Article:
An important goal.

You need an important goal. A deadline is meaningless without a clear and important goal. If you don’t have an important goal you are working towards, you have no business setting a deadline. Goals come before boundaries, not the other way around.

Setting a deadline means pulling out the machinery of the execution process (see below). You do this for the truly important stuff. Hopefully there is a lot of that, but not all goals are created equal, and balance is important. I don’t think deadlines are necessary for everything. The nature of work tends to ebb and flow. There’s always in-between periods between projects. Use deadlines for the important stuff.

Keep a scoreboard

People play differently when you’re keeping score. Having a scoreboard that tracks your lead measures is critical for tactical awareness. It’s your best tool for recognizing the need for course-corrections in your plan. It also provides an important feedback loop for re-prioritization.

A cadence of accountability

Accountability is super important. I like a weekly cadence. A weekly team or staff meeting is a great place to do this. You can pull up your scoreboard and have a frank team discussion of where things are at. If things are going well, what has be done to maintain progress? If things are not going well, how do we course-correct and get back on track?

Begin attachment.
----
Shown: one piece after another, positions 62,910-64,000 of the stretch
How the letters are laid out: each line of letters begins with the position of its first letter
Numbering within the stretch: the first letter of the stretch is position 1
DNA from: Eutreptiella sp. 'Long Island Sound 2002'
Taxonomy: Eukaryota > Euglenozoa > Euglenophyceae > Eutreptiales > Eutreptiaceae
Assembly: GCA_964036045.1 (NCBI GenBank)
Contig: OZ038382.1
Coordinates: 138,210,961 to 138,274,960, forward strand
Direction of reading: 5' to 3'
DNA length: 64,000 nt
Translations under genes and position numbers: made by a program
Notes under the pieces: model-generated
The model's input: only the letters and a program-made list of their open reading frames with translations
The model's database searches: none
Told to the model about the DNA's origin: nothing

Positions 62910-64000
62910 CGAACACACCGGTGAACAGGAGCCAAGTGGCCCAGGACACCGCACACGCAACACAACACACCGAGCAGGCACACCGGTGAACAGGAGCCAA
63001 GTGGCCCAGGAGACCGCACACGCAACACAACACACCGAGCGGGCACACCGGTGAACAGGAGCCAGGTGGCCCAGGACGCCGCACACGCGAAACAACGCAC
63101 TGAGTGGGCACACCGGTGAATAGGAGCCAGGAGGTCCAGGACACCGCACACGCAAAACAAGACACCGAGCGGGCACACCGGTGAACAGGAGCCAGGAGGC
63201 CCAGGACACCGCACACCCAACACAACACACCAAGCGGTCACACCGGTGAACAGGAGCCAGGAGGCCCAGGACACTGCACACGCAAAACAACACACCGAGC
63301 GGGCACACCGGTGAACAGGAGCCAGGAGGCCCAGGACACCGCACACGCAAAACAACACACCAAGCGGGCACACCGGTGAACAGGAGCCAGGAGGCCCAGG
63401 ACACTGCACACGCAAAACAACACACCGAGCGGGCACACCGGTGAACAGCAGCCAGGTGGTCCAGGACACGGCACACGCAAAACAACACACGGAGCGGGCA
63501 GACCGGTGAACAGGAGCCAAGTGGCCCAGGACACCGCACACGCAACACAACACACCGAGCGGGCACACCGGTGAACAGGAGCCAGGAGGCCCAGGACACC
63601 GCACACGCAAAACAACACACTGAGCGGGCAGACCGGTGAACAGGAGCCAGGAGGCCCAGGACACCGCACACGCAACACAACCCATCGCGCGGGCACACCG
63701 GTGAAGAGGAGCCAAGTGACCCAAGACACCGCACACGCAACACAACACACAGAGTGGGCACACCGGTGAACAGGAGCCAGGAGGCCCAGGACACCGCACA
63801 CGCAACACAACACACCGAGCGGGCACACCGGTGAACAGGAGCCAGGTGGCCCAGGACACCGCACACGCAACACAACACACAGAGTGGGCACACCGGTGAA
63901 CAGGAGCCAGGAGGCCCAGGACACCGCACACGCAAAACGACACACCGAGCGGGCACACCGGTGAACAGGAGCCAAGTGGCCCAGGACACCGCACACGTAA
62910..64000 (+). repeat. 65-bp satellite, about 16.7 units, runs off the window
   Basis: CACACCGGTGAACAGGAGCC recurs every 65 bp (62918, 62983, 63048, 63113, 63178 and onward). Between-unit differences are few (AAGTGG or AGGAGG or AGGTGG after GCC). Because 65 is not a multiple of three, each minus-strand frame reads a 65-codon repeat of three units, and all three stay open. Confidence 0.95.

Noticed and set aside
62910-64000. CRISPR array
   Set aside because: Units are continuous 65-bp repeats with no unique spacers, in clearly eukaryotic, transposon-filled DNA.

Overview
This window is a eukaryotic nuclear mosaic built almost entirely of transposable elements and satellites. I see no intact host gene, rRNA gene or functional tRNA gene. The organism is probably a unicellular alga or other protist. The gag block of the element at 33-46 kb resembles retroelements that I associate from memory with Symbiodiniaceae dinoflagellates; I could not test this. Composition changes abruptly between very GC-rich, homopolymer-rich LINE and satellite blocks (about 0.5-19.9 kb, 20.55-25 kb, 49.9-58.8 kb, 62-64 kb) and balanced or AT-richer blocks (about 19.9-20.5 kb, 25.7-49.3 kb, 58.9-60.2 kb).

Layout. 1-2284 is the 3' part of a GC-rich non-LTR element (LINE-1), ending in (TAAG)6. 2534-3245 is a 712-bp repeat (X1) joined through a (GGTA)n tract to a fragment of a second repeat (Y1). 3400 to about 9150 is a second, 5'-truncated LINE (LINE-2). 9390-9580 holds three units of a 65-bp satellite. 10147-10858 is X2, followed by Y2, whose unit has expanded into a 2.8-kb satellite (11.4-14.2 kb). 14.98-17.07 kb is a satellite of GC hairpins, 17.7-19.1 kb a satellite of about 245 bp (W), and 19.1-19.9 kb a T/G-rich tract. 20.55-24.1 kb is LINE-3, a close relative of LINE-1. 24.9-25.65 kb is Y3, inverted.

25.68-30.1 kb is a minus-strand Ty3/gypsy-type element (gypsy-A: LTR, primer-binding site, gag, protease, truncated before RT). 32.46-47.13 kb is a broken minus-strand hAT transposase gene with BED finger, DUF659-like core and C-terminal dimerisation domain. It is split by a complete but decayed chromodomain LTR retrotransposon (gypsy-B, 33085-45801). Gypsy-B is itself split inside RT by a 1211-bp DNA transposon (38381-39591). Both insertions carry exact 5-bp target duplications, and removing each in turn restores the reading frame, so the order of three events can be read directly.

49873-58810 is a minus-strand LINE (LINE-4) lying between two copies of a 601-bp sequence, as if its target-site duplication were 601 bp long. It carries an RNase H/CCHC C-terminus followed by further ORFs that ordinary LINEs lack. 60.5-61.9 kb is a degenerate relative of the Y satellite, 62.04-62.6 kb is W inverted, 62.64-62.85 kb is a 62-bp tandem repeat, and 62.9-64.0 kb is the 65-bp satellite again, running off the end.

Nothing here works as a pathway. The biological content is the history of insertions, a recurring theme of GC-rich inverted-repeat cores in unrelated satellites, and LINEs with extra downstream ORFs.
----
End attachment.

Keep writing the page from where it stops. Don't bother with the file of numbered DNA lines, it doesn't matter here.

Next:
Pitfalls & Anti-patterns

Distant deadlines

People have a tendency to procrastinate on deadlines that are far away. If you have a large project, break it down into smaller milestones, and have each milestone have a deadline. Treat each and every one of those milestones as a firm deadline. Don’t allow the milestone deadlines to be soft deadlines. Don’t let them slip. If one of them slips, every other subsequent milestone slips too. You need to have strong discipline to do this. This is one reason why many long projects fail. Leaders lack the resolve to hold firm on those intermediate dates, because they naively believe it can be made up later.

Missing deadlines

If you miss a deadline, quickly establish a new one. It’s all too easy to fall into the trap of a nebulous post-deadline limbo state where progress stalls. When setting a new target, make sure that it’s actually doable. You will likely have a lot more information at that point to make a more accurate projection of how much extra time you will need. Be honest with yourself about how much additional time is really needed. You don’t want to miss it again.


In my experience, teams that ship on time are happier teams. Projects that drag on and on are demoralizing, and make people feel like their work doesn’t matter. Remember: shipping is a feature.

Deadlines are a fundamental and necessary aspect of great execution. When used in conjunction with a good goal, they incentivize the right behaviours and help you stay focused on what’s most important to accomplish that goal, significantly raising your chances of success.

Thanks to Sean Steacy & Arup Chakrabarti for reviewing the first draft of this post.


Originally published at on January 5, 2020.